U.K. corporate pension deficits nearly tripled last year — while those at U.S. corporate plans nearly halved — illustrating the sharp differences in how inflation expectations affect these plans.
While U.K. corporate defined benefit plans include limited adjustments for inflation, their U.S. counterparts typically do not peg benefits to inflation.
Aggregate FTSE 350 company defined benefit plan deficits rose to £170 billion ($272 billion) as of Dec. 31, up from £60 billion a year before, driven by a combination of higher inflation expectations and decreased corporate bond yields, according to a Mercer estimate. The estimated deficit reflected a funded ratio of 73% as of Dec. 31, down from 86% at the end of 2008.
But while U.K. companies saw up to £170 billion wiped off their balance sheets in 2009, U.S. corporate plans added $180 billion to theirs, according to a separate Mercer estimate. The aggregate deficit of S&P 1500 companies' pension plans was $229 billion, down 44% from the 2008 year-end deficit of $409 billion. U.S. plans benefited from stronger investment returns, higher equity allocations and weaker bond yield declines than their U.K. counterparts, raising the funded ratio of U.S. plans to 85% from 75% a year before, according to Mercer.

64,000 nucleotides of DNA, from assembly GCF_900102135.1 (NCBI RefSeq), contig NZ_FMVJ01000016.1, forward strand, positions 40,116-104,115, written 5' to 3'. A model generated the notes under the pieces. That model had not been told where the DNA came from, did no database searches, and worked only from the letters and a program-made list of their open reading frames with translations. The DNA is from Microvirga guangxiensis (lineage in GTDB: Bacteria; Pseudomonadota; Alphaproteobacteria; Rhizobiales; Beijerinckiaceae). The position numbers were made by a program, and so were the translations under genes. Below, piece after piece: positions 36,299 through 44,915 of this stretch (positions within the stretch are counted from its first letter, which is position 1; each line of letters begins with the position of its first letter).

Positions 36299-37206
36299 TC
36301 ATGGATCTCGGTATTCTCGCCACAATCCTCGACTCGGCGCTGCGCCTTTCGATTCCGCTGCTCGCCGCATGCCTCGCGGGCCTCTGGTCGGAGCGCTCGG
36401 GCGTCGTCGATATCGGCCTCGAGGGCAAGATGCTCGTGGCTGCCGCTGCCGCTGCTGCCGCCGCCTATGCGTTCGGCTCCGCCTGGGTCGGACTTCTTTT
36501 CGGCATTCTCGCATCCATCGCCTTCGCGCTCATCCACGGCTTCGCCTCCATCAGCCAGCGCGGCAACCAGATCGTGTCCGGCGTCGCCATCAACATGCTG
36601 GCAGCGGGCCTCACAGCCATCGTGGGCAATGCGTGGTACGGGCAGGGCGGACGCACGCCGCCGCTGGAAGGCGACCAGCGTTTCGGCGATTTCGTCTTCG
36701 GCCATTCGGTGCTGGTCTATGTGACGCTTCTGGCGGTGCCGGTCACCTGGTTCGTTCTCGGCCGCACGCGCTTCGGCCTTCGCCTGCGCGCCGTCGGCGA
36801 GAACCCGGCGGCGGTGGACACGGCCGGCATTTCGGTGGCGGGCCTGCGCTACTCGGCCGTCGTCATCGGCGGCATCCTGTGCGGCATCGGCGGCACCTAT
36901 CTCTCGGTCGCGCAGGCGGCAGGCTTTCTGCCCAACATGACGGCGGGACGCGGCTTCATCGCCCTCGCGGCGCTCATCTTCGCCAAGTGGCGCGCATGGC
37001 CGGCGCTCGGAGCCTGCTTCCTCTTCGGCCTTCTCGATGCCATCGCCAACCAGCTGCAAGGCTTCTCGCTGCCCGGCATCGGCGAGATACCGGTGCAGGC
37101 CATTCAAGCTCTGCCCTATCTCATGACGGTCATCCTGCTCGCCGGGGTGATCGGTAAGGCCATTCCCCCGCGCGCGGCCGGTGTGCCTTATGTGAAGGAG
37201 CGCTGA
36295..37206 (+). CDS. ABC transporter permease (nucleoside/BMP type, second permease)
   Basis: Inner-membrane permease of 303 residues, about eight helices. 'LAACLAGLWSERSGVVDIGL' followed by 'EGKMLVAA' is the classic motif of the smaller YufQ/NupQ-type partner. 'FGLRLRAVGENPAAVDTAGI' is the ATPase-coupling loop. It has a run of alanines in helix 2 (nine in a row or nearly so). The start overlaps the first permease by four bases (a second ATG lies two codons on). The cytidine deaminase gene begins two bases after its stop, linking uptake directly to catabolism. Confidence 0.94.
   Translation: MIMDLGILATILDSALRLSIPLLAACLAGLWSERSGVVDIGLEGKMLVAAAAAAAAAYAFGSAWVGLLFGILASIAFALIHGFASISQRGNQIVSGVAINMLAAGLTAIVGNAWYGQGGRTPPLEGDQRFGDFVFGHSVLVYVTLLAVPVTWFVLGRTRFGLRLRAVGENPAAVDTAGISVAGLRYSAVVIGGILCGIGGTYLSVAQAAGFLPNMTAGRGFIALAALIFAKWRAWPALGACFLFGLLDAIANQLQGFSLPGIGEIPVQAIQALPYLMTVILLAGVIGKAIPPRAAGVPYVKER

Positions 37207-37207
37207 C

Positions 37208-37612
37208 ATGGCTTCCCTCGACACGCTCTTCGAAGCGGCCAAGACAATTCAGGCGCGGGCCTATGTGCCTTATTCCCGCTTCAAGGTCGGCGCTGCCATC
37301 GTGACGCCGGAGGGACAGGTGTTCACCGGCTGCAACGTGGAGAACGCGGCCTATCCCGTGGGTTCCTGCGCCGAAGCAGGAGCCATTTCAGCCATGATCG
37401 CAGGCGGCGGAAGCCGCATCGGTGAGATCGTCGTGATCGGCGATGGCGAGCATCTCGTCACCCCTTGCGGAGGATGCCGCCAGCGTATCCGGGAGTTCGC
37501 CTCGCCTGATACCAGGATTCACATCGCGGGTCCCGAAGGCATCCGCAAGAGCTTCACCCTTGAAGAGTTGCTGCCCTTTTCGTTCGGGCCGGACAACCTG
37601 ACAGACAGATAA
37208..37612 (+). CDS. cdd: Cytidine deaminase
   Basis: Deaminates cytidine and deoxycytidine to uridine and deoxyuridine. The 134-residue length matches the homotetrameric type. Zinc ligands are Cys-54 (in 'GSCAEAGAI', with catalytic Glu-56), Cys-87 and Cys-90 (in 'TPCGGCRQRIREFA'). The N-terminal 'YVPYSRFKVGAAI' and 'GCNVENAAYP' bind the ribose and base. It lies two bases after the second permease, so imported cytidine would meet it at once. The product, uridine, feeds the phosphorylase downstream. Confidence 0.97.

Inflation estimates “have a very big impact (on U.K. funding estimates) ... probably bigger than people realize,” said Sarah Abraham, a Manchester, England-based consultant and actuary at Aon Consulting. She noted, however, that declining corporate bond yields — which also increase pension liabilities — was the primary factor behind greater deficits in 2009. “But everybody was expecting that, whereas you don't expect to see changes in inflation. You expect inflation to be fairly steady, especially long-term inflation.”
Aon found that the 200 largest U.K. corporate plans ended the year £87 billion in the hole, down from a £10 billion surplus at year-end 2008. Higher inflation estimates accounted for £40 billion of the jump in liabilities in 2009, Ms. Abraham said.
She said the average long-term inflation assumption increased to about 3.75% as of Dec. 31 from about 3.25% a year before.